Why am I reading a book that claims that "most of what present-day Christians do in church each Sunday is rooted, not in the New Testament, but in pagan culture and rituals developed long after the death of the Apostles"? Well, I had attended a mens' Bible Study at a local non-denominational Christian community regularly in the past (not so much lately), and I regularly get a weekly email update for the group's members. This week, the facilitator sent a link to the article I linked above for the book by Viola and Barna. I looked at the bullet-points in the article and responded to them in a reply email to the group. At the end of the email, I admitted I had not read the book, so I didn't know if the authors defended their position and refuted my explanations. I bought the book so I can read it and comment on it here.
It turns out the book focuses on "the central practices that define mainstream Christianity today" (page xx, bolding mine); footnote 7 on page xx clarifies this statement (bolding mine):
This book focuses on Protestant Christian practices. And its main scope is "low church" Protestantism rather than "high church" denominations like Anglican, Episcopal, and some stripes of Lutheran. By high church, I mean churches that emphasize the sacerdotal, sacramental, and liturgical Catholic elements of orthodox Christianity. The book touches on high-church practices only in passing.I'd like to make two comments right away. First, the authors' definition of "mainstream Christianity" is "'low church' Protestantism", which is helpful to know. Second, I am pleased they consider the "sacerdotal, sacramental, and liturgical ... elements" as a part of "orthodox Christianity", recognizing at least Catholic practices as Christian. You can never be too sure who will call Catholics Christians, these days.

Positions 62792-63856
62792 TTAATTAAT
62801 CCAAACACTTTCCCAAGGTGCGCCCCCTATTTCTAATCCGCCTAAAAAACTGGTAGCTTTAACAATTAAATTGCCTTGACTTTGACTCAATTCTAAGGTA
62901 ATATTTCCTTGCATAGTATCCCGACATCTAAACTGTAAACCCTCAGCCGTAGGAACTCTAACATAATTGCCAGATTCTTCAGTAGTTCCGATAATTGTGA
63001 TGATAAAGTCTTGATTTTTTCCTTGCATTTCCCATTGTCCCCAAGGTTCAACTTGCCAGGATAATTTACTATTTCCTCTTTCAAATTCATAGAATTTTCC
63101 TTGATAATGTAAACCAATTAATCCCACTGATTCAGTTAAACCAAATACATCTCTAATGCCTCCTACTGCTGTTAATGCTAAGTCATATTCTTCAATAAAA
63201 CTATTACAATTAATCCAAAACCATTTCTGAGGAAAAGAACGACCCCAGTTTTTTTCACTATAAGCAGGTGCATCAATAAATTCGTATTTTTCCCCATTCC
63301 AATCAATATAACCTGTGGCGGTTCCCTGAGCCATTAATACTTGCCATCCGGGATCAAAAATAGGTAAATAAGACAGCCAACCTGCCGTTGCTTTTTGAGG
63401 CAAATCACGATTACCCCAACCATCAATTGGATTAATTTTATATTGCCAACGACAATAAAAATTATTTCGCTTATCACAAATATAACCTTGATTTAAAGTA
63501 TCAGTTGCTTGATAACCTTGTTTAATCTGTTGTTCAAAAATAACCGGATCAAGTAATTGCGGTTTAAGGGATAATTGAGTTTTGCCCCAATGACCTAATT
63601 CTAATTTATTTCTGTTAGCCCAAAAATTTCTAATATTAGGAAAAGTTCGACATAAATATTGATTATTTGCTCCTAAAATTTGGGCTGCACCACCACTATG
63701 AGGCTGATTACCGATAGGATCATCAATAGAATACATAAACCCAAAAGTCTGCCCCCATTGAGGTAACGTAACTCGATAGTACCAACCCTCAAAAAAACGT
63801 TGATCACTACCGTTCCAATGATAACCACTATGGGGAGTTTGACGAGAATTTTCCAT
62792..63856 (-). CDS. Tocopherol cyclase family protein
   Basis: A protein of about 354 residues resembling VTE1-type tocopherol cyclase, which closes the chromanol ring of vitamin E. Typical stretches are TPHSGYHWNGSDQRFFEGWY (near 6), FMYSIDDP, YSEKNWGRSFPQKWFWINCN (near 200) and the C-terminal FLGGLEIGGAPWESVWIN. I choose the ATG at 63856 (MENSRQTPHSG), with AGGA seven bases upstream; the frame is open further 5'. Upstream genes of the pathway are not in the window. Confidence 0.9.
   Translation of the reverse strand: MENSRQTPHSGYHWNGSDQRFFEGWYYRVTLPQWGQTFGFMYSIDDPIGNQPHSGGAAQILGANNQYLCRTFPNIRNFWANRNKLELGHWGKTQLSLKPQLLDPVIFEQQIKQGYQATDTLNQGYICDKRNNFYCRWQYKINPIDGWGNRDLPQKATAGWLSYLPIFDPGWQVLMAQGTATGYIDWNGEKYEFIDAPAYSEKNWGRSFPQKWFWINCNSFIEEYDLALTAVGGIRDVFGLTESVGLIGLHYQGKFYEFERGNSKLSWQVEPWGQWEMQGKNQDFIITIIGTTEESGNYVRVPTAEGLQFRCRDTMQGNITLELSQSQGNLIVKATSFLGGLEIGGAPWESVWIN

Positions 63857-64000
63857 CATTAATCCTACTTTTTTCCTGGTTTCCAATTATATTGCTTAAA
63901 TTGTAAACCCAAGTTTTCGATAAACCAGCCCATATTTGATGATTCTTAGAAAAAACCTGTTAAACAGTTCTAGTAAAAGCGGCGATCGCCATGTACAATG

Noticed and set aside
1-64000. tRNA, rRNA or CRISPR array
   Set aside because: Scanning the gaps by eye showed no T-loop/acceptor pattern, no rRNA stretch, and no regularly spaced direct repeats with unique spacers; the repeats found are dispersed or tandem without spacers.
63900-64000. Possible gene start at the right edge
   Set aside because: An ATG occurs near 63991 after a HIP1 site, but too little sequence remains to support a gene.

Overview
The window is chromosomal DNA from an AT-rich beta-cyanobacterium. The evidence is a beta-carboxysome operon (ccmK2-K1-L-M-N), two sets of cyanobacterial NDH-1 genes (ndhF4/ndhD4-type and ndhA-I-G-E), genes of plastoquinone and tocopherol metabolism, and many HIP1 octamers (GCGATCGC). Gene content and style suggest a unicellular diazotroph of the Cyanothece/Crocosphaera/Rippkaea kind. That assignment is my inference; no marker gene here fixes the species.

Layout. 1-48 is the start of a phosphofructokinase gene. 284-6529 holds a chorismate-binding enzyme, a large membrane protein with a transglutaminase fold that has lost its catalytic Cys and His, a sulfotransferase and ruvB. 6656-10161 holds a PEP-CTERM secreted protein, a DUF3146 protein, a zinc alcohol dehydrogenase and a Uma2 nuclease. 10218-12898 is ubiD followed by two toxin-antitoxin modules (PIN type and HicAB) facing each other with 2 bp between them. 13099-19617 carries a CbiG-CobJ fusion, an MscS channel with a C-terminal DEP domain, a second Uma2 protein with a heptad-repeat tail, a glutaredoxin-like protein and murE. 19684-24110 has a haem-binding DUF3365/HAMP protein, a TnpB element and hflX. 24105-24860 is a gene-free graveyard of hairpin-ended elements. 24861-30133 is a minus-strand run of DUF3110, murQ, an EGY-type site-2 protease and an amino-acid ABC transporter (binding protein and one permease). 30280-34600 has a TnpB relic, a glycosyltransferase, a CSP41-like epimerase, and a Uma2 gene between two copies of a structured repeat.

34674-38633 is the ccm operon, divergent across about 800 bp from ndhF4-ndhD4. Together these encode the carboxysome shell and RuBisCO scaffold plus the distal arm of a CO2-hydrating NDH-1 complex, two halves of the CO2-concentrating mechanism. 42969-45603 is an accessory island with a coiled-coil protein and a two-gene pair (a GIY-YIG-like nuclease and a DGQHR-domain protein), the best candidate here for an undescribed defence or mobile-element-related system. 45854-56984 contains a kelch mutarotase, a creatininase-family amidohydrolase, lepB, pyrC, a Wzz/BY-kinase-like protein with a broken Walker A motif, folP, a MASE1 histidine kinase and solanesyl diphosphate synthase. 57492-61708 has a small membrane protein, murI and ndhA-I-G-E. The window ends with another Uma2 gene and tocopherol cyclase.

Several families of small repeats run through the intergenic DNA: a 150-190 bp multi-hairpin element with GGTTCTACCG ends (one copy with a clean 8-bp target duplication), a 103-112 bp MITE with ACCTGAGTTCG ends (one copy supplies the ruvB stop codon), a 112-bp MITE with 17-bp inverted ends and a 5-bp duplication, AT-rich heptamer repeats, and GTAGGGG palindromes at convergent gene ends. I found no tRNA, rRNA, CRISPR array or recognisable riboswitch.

Anyway, I'll be responding to the claims of each chapter on my blog. My general statement is this:
The Church is (as the authors state) organic, and as such, it grows over time, not merely in membership (size) but also in its ability to convey the message of the Gospel and in its ability to better direct worship to God. I don't think it is practical to assume the first-century Church was the epitome or ideal or summit. Certain practices that have since come into the Church that are not explicitly mentioned in the New Testament (or the Old Testament) are not necessarily wrong for that reason. That they existed in pagan (i.e. non-Judeo-Christian) cultures does not necessarily condemn them either. Furthermore, after seeing a brief list of the "additions" to the Church's practices, I think the authors have failed to incorporate the (scriptural) Jewish worship practices and the contents of the New Testament epistles. In the end, it appears that if it wasn't written in the N.T., it wasn't done, even though the N.T. is not a manual for describing Christian worship. I am very interested to see if this book paints a picture of "true Christian Biblical worship", since genuine first-century Christian worship (for at least a dozen years) was done without any "New Testament" literature, and was done without Bibles.
And I'm betting (and I thought this before even opening the book) that the authors completely neglect the development (or even existence!) of Eastern Christianity.